Friday, February 5, 2010

Kan Is Not Mentioned In This Post - Happy Now, Evan?

After a trip to the internet café (I now know the correct case to say “I am going to the internet café,” by the way) today, I decided to take a trip to Beğendik.  Beğendik (the ğ is silent) is listed in my guidebook as “the Sears of Turkey” and conveniently located under the giant mosque a block from my house.  I think that in terms of the scope of things available the store is perhaps more of a Super Wal-Mart than Sears.  My family eats food exclusively from the supermarket on the first floor.  There are also reasonable home furnishings, clothing, stationary, book, plant, toiletries, toy and bakery/specialty foods sections in addition to several café-like setups.  The only thing giving Sam Wal the upper hand in the comparison (besides the low low prices offered by Chinese sweat-shop workers) is the selection.  Beğendik has somewhere between one and three choices of most items.  The one exception is in the toiletries section, where there are more toothpastes than I have ever seen before.  Still, you have to give them credit for including the wares of every store in Kızılay (about five blocks away) under one roof (or mosque, as it is).
So why would I need to check out Beǧendik for my shopping needs?  I was looking for some boxers.  Pitzer had recommended that I bring two pairs, I think, in addition to one shirt, a pair of pants and some organic, fair trade granola in case I got hungry.  I had fortunately ignored most of the suggestions, but I had not packed two weeks of boxers, and it was clearly the limiting factor in laundry.  I could have gone to a variety of other stores around Kizilay, but I was hoping to avoid sales people.  You see, Turkish sales people are of the belief that your presence in their store is a sure sign that they have what you want.  If they do not, it is the sales person’s job to convince you otherwise.  If the product is too expensive, or it is not your style, this is when the salesperson believes you are playing hard-to-get.  To soften you, they may try to become your friend.  I now know a clothing salesman in Ankamall that has a dream of moving to America and becoming a dentist.  His favorite basketball team is the Los Angeles Lakers.  See what I mean?  In a small store, the moment you walk in, you are accosted by some excited sales person saying “buyrun!”  At Beǧendik, all you have to do is not be too interested in anything you are looking at and not stick around in a single part of the store for too long.  These self-created rules were easy to abide by, and I spent a happy half hour browsing the store unbothered.  In the end, I bought the only two pairs of some reasonably priced ($3 US or so) boxers in my size and walked out entirely satisfied.  Even though I leave the neighborhood this weekend, I doubt that I have made my last trip to Beğendik.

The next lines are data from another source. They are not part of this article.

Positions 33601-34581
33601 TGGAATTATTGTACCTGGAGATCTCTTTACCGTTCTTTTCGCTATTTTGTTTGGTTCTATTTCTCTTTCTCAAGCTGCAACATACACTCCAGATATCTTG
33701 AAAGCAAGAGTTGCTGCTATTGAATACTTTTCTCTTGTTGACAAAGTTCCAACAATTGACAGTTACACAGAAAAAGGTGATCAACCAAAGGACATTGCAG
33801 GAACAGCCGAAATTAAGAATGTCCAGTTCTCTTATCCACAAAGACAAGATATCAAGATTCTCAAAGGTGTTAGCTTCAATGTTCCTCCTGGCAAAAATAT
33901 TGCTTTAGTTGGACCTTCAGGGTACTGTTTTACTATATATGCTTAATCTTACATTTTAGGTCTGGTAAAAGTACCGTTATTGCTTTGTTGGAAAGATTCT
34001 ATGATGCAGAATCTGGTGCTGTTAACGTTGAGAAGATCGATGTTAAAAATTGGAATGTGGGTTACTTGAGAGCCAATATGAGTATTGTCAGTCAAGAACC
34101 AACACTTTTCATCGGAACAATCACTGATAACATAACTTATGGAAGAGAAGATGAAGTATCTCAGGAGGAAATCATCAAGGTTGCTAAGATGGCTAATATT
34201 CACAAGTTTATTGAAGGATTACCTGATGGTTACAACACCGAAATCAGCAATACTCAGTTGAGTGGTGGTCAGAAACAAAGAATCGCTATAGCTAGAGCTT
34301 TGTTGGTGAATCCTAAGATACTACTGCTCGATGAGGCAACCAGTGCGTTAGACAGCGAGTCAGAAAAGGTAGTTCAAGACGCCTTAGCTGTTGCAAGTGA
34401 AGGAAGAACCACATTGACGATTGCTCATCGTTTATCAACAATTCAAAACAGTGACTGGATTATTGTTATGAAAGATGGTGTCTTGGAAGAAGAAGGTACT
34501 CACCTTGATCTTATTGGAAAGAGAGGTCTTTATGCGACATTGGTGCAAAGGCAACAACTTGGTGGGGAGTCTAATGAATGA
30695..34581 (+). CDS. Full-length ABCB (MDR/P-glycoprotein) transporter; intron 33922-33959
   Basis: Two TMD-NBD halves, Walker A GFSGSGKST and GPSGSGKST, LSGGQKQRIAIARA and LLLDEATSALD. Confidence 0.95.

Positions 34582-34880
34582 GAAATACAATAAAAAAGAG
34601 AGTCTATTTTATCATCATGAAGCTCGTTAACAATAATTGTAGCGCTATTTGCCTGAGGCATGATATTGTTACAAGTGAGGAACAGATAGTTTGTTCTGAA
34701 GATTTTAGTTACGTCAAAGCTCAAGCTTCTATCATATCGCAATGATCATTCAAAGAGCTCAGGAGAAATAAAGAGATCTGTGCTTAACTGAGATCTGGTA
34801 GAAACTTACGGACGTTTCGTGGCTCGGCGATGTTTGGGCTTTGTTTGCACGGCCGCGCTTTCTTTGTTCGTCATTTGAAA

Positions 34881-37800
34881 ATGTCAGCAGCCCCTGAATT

The real excitement today though was not Beğendik, but a lunch with my international student advisor at METU (my soon-to-be university).  My advisor, Esra (that’s a girl’s name, though to the best of my knowledge there is no rule of thumb to determining gender from a name), was the first counter culture person I have met in Turkey.  When I met up with her, she had just come back from a morning-long protest over benefits for newly fired tobacco and alcohol producers.  The tobacco and alcohol businesses used to be government-owned (as was most of Turkey in the ‘80s) and the privatization of the industry has resulted in a lot of job losses.  Esra does not work for the industry, but sensing some sort of injustice, she had to protest.  Esra is also the first Turk I have met to:
1.      Share an apartment with non-family members of the opposite gender
2.      Consider vegetarianism legitimate
3.      Mention the words “Kurd” (I have heard of the PKK, the Kurdish terrorism organization, but never of the Kurds themselves)or “Armenian Genocide”
4.      Complain of a lack of things to do after midnight
5.      Have a serious facial piercing
6.      Use the word “overconsumption”  (In a country where the better-off have had the ability to over-consume for no more than 20 years, it is assumed you will buy as much as you can possibly afford)
No doubt, the semester that she spent in the Netherlands probably made a huge difference.  Were I to meet Esra in America, I would consider her a typical liberal teenager.  In Turkey, which has a secular Muslim “Leave It to Beaver” vibe going on, she was a breath of fresh air to have a conversation with.  As an added bonus, her English was not bad.

1 comment:

  1. clearly the answer is to just go commando. you have less items to packa and clean and all that jazz. plus, it just makes your day that much more fun. =P